Playing in Time Trouble

Playing in Time Trouble

WGM Natalia_Pogonina
Sep 28, 2010, 12:00 AM |
21 | Scholastics

Time is an essential component of each serious (e.g. tournament) chess game. Just like the moves, it can affect the course of the match substantially. Being able to control your time, avoid time trouble, and take advantage of your opponent’s slow play is extremely valuable and guarantees a lot of extra points.

In one of my previous articles we have discussed time management in general. Today we will, in particular, talk about playing in time trouble or capitalizing on the opponent’s lack of time.

What to do against “slow” opponents

1) If you know in advance that your opponent likes to take his/her time, you can benefit from this due to proper preparation. You may want to choose a calm unforced variation aimed at complicated maneuvers and long-lasting struggle as opposed to simplifications or extensive theory.

2) Don’t follow his/her shortcoming – try to maintain a permanent 10 or 15 min distance between you (in your favor, of course).

3) When he/she gets into time trouble, try to keep the position tense, full of variations. Avoid simplifications and forced continuations (unless you absolutely have to, i.e. you see a forced win).

4) Complications are welcome, but don’t mix them up with playing for cheap traps. A lot of won positions have been lost due to a careless and hasty “he’s worse and has just a minute on his clock, so he’ll not see this” attitude.

5) Play the board, not the clock. Some people get so nervous that they start making random moves and paying more attention to the opponent’s clock than to the actual game. This also often leads to painful defeats.

6) If you have enough time, come up with a nice plan. This will allow you to make the next few moves quickly, while your opponent won’t have the luxury to get what you are trying to do due to being short on time.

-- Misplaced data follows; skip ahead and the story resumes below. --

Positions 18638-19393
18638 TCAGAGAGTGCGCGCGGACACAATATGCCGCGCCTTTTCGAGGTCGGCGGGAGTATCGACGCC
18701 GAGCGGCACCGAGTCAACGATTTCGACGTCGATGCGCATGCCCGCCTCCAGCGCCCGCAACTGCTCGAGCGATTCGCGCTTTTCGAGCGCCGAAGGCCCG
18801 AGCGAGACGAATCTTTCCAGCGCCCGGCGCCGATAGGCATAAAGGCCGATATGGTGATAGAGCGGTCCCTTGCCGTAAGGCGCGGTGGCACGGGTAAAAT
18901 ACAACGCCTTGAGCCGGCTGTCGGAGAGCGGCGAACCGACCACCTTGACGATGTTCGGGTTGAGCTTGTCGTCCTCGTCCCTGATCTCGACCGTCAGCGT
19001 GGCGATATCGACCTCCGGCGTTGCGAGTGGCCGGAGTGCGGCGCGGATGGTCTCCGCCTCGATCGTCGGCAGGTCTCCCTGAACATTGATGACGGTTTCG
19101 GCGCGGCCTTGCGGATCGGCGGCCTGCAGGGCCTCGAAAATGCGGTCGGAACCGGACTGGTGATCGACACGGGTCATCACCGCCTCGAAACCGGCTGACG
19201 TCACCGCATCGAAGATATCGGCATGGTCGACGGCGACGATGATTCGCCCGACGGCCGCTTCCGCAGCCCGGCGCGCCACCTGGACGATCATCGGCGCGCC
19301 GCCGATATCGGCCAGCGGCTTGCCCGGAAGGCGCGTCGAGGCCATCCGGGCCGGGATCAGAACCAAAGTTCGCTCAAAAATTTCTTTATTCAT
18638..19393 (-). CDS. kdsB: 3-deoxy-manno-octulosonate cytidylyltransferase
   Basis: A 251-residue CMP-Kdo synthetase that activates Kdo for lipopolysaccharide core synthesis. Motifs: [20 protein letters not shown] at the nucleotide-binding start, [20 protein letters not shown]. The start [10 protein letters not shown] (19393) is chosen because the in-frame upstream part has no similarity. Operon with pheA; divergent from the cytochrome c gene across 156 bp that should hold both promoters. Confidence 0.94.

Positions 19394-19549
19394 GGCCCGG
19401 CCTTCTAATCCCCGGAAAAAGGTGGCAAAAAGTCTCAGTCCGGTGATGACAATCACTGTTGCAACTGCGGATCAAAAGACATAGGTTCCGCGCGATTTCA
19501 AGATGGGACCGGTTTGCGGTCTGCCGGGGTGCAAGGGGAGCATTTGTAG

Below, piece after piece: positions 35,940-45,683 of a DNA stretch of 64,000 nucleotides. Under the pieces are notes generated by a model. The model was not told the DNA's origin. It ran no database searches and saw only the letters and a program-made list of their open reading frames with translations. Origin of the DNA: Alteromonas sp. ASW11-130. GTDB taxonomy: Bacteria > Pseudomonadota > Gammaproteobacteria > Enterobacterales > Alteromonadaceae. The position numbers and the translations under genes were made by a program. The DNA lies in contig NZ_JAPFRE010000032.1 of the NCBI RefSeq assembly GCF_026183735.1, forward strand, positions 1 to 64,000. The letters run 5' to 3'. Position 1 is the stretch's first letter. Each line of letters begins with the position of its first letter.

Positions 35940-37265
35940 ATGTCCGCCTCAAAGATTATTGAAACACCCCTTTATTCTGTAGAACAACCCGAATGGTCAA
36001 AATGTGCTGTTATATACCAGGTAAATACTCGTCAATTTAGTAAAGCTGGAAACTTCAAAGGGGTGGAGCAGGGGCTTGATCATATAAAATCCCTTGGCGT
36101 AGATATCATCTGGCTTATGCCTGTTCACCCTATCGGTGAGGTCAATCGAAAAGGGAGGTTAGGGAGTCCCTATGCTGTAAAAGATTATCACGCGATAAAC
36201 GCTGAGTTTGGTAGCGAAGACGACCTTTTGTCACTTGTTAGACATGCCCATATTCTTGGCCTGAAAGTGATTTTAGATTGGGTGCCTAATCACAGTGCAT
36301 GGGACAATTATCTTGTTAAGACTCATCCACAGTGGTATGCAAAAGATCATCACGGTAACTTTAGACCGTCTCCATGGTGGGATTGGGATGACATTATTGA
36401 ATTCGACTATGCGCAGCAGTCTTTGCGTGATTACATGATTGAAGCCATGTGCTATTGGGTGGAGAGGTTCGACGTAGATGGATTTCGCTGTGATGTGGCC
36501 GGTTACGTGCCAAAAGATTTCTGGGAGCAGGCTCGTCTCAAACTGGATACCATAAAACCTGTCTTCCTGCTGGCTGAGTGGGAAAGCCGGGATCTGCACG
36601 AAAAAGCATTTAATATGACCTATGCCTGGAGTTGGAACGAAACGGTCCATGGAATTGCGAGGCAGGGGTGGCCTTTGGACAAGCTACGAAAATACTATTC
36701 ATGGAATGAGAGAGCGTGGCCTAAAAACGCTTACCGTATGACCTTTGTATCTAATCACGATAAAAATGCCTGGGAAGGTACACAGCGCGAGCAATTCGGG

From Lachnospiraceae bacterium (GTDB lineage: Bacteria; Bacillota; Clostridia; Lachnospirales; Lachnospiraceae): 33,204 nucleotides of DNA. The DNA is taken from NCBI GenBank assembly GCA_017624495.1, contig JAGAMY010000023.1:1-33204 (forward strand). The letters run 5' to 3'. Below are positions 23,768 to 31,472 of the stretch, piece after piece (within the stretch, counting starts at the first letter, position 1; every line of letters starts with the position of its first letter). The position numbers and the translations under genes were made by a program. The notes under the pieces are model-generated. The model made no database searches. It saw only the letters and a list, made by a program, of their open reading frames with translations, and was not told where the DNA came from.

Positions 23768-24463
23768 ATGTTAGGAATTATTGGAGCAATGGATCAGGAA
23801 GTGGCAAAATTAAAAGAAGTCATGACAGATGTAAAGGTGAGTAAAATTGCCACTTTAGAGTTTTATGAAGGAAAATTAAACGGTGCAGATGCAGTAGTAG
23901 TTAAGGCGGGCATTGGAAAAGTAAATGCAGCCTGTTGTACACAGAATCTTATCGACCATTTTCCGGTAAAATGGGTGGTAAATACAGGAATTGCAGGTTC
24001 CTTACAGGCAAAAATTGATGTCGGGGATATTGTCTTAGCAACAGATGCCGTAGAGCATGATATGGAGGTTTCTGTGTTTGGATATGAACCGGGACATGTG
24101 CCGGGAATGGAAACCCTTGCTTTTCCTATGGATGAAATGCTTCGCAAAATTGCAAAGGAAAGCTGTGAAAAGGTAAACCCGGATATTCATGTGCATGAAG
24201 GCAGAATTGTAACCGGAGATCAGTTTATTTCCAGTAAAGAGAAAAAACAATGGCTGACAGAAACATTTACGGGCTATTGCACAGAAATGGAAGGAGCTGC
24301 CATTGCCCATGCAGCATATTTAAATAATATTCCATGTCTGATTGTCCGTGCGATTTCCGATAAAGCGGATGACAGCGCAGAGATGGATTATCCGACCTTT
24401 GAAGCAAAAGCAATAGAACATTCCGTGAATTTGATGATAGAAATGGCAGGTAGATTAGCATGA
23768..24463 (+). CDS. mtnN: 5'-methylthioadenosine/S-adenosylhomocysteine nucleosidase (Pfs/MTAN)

7) Watch your opponent’s moves carefully. Each of them can be a decisive blunder.

8) Try to find the right balance between trying to win on time and on the board. It’s better to have a considerable time advantage AND a won position, but sometimes life’s not that easy.

Playing in your own time trouble

While some players (including very top guys like Grischuk or Ivanchuk) are used to playing in severe time trouble nearly each game, it’s very energy-consuming and risky. Therefore, it’s better to prevent such emergencies and make sure you always have enough time on your clock. But what should one do if time trouble is already there for some reason?

1)      Use your opponent’s time wisely. Try to scan the position, find his/her candidate moves and prepare your responses.

2)      Simplify the position. There is a good old saying “the more pieces you exchange, the less you will blunder”. If you are playing with increments, forced variations (unless they spoil your position) are welcome, so are repetitions. You might have seen a master repeat the position two times not because he/she wants a draw, but just to gain another minute on the clock before proceeding. This is a classical Soviet-school trick.

3)      Try to avoid complications and make solid moves that don’t hang anything.

4)      Find a plan in order to save time on making moves. Of course, in sharp positions that can be tough to do, but sometimes (e.g. in endgames) all you need is to find which piece to relocate, etc., and there are your next few moves.

5)      Stay extremely focused: don’t leave the board or stand up to see other games.

 Naturally, it’s preferable to be ahead on time, but sometimes it’s easier said than done. Nonetheless, if you consistently start trying to avoid time trouble, your results will eventually improve.

Let's see how I used my time advantage to win one of the games in the Russia-China match in August:

After move 20-something my opponent got into time trouble. Taking that into account, I opted for an attack on her king on move 29. Being deprived of the opportunity to think carefully about the position, Huang Qian made a few mistakes and lost.

P.S. Have a great time following the Chess Olympiad! That is a magnificent event with nearly all the top players in the world playing - don't miss it! Wink

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